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The redemption from Egypt and the complete redemption of the future are one unending action. . . . Each individual must feel their own part in that completion. –HaRav Kook, Olat Ra’ayah commentary on the Passover Haggadah
According to Jewish tradition, it is the task of every generation to locate itself in the Passover story and to find its role in the story’s continual unfolding towards redemption.
Where are we in the story at this very moment? As I see it, the Jewish people are standing by the shores of an un-parted sea, gazing with hope and trepidation at the uncertain future of the State of Israel.
We are not standing in this place alone. We are standing on the edge side-by-side with the Palestinian people. Like those who left Egypt together, we are a mixed multitude with a single fate.
Here, we find ourselves asking new questions together:
Will we be able to safely bring about a sea change? Or will we all drown trying?
Like an approaching army, will the press of a painful past an actually overcome us? Or can we peacefully move past our history together?
In a midrash, we read that before the sea parted, Moses asks God, “What is there in our power to do?” Today, we might ask ourselves the same. And today, the midrash is as instructive as ever:
[As they stood at the shores of the sea,] each tribe was unwilling to be the first to enter the waters. Then, suddenly, Nahshon the son of Amminadab leapt forward and descended first into the sea. . . . As the scripture says of him: “Save me O God, for the waters are entering my soul. I sink in deep mire, where there is no standing etc. Let not the waterflood overwhelm me, neither let the deep swallow me up.” . . . [Hence it is written (of Nachson)]: “The sea saw him and fled.”
In this remarkable description, the sea did not part before the people entered it, but because the people entered it.
In a similar reversal of the plain reading — this time of the midrash — perhaps Nachshon felt himself to be drowning not because he leapt into the sea but before he did. Perhaps the existing situation was unbearable for Nachshon and was swallowing him up. So the jump — terrifying and dangerous as it was — actually saved Nachshon from drowning, even as it felt that it was the cause of it.
There’s more to this midrash. While all this is happening with Nachshon, God says to Moses:
“My beloved ones are drowning in the sea and you prolong your prayer before Me!” Moses asks: “Lord of the Universe, what is there in my power to do?” God replied to him, “Speak to the children of Israel telling them to go forward. Raise your staff, and stretch out your hand. . . .”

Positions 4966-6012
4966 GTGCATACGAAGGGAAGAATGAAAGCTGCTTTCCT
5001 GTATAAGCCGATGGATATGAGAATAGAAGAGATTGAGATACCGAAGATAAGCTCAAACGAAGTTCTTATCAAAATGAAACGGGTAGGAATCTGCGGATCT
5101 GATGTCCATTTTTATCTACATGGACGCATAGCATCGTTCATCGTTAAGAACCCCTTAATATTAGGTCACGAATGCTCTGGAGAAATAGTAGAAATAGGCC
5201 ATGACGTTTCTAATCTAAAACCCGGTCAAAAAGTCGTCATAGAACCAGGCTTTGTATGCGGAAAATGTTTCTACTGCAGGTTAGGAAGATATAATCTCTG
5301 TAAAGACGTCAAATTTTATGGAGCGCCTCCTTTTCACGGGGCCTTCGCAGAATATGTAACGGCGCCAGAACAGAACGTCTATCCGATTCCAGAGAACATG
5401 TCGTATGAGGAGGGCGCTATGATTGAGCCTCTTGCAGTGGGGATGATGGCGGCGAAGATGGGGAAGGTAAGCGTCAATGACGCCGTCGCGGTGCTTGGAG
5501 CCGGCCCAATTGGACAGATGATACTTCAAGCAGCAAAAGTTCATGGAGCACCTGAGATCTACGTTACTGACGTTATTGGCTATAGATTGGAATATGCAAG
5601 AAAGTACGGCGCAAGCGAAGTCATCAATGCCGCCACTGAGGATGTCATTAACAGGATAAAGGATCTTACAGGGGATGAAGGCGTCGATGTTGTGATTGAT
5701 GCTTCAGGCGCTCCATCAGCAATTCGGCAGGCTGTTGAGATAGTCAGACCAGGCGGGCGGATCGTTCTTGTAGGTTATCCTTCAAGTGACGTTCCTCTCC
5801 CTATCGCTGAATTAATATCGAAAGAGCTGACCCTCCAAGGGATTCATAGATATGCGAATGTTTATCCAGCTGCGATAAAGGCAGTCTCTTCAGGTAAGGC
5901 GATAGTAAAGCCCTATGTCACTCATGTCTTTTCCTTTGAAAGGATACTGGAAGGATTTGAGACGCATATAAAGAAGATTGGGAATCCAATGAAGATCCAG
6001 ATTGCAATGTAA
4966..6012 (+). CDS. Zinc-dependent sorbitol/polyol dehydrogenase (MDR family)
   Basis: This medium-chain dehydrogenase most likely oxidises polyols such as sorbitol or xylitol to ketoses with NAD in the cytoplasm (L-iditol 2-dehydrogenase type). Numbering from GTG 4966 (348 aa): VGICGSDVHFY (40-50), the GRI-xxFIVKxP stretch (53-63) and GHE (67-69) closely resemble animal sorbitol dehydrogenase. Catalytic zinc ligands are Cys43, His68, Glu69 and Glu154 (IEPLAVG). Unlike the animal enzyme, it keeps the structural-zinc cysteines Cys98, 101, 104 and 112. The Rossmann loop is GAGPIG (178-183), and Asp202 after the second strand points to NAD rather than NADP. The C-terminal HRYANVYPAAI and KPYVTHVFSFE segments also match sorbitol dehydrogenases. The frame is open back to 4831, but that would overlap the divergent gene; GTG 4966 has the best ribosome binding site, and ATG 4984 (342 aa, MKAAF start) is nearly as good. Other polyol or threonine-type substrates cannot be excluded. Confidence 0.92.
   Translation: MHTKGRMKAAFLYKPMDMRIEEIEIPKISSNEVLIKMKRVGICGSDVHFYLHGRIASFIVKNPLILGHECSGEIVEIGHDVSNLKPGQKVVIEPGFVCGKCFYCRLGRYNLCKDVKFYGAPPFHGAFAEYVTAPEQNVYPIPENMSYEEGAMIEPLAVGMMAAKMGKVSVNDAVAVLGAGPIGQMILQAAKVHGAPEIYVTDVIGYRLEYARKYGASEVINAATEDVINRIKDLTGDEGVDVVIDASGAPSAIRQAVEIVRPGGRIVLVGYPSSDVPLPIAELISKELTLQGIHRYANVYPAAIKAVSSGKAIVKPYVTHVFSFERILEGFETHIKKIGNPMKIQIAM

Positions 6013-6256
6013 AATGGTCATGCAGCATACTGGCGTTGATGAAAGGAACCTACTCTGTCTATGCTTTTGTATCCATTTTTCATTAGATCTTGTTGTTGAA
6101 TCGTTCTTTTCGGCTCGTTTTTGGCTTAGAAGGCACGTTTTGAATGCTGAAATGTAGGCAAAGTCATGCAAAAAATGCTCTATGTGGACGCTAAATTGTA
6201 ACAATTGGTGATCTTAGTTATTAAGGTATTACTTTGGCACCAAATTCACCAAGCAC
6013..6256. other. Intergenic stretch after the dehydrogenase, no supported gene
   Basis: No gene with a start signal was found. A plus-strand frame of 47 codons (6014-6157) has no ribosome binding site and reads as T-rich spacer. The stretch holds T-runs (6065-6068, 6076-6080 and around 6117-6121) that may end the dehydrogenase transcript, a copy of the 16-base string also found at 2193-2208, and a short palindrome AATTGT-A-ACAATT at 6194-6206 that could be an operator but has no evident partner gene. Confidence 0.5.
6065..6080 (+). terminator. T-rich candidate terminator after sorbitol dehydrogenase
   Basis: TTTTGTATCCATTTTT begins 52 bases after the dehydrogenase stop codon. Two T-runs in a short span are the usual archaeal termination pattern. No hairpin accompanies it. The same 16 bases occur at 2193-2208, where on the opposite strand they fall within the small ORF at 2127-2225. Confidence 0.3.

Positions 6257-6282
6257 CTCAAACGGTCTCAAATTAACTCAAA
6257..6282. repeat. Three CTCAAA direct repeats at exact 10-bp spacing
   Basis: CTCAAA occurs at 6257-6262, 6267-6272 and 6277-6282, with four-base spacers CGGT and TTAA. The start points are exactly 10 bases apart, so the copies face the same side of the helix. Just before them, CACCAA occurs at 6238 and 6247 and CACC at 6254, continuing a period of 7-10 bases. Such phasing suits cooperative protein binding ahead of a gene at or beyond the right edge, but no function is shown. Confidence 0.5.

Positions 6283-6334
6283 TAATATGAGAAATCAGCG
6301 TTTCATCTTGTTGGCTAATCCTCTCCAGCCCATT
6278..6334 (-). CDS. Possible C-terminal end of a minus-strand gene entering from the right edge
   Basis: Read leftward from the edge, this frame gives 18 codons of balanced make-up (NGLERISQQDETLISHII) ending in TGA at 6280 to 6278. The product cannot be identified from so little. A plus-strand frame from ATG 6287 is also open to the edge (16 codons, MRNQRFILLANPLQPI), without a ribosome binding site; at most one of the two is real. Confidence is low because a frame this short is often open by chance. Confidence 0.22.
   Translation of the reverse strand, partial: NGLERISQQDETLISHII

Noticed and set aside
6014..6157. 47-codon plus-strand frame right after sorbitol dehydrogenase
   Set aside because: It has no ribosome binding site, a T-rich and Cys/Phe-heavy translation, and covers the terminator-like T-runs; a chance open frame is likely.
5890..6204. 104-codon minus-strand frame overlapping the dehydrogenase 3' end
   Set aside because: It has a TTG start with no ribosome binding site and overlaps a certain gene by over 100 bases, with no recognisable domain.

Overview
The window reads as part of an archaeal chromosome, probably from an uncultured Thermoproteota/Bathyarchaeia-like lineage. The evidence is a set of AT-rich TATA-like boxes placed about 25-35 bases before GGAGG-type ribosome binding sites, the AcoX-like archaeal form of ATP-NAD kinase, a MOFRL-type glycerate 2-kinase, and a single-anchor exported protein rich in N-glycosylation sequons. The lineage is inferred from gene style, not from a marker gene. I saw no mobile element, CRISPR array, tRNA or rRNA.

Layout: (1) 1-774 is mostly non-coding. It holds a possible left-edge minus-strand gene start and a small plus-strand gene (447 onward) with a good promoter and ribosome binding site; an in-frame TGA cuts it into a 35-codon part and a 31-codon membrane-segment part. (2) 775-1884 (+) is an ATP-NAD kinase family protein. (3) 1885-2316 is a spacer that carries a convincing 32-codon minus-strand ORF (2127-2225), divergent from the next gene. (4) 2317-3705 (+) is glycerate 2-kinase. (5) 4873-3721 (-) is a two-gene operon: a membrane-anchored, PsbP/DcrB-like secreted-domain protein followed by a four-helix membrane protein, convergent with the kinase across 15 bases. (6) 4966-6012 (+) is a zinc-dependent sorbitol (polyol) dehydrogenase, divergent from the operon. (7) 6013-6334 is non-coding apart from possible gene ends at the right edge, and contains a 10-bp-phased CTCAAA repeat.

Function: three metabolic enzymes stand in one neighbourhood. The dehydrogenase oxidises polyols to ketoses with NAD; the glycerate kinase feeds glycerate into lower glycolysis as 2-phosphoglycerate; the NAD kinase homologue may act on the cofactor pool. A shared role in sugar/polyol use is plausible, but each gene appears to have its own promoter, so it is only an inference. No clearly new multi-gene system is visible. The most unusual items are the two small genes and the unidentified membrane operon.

Here, God tells Moshe to follow the example of Nachshon and to lead by joining those taking a leap of faith. Would that today’s leaders in Israel and Palestine would follow suit. Especially now that so many Israelis and Palestinians are ready to take that step.* And especially now that the United States is committed to safeguarding the journey.
Earlier this year, I had the privilege of joining about 50 clergy for a lunch with Secretary John Kerry. There, I was both moved and persuaded by Kerry’s sensitivity to the nuances of Israel’s security needs, his empathy for the peoples on both sides, his personal commitment to the peace process and his determination to see it through.
Would that Mr. Netenyahu and Mr. Abbas find within themselves a similar determination. As of this writing, the gulf between Israeli and Palestinian negotiators seems to have widened. Recent actions by the leadership on both sides suggest that they continue see themselves not as standing together but as facing-off — yet again.
For real peace to happen, we need to accept that we are in this together. And we all need the courage to jump into unchartered waters.
And so at my seder this Passover, I will say a prayer that both the Israeli and Palestinian leadership be blessed with the courage to defy naysayers, to create new coalitions, to drop obstructive demands, to make sacrifices, to make real strides for peace and to reach out their hands to those at the ready to support their every step.
As Passover so vividly reminds us, bitter memories don’t die, and sweet dreams don’t either. Standing at the sea, rising on our tip toes and straining our eyes, we can actually glimpse today what our hearts have imagined for generations: a glorious place where we can dwell in justice, security and peace with our neighbors.
Im tirtzu, if we will it, we can each find our role in bringing our aggadah — our story — to its redemptive conclusion. Cain yehi ratzon.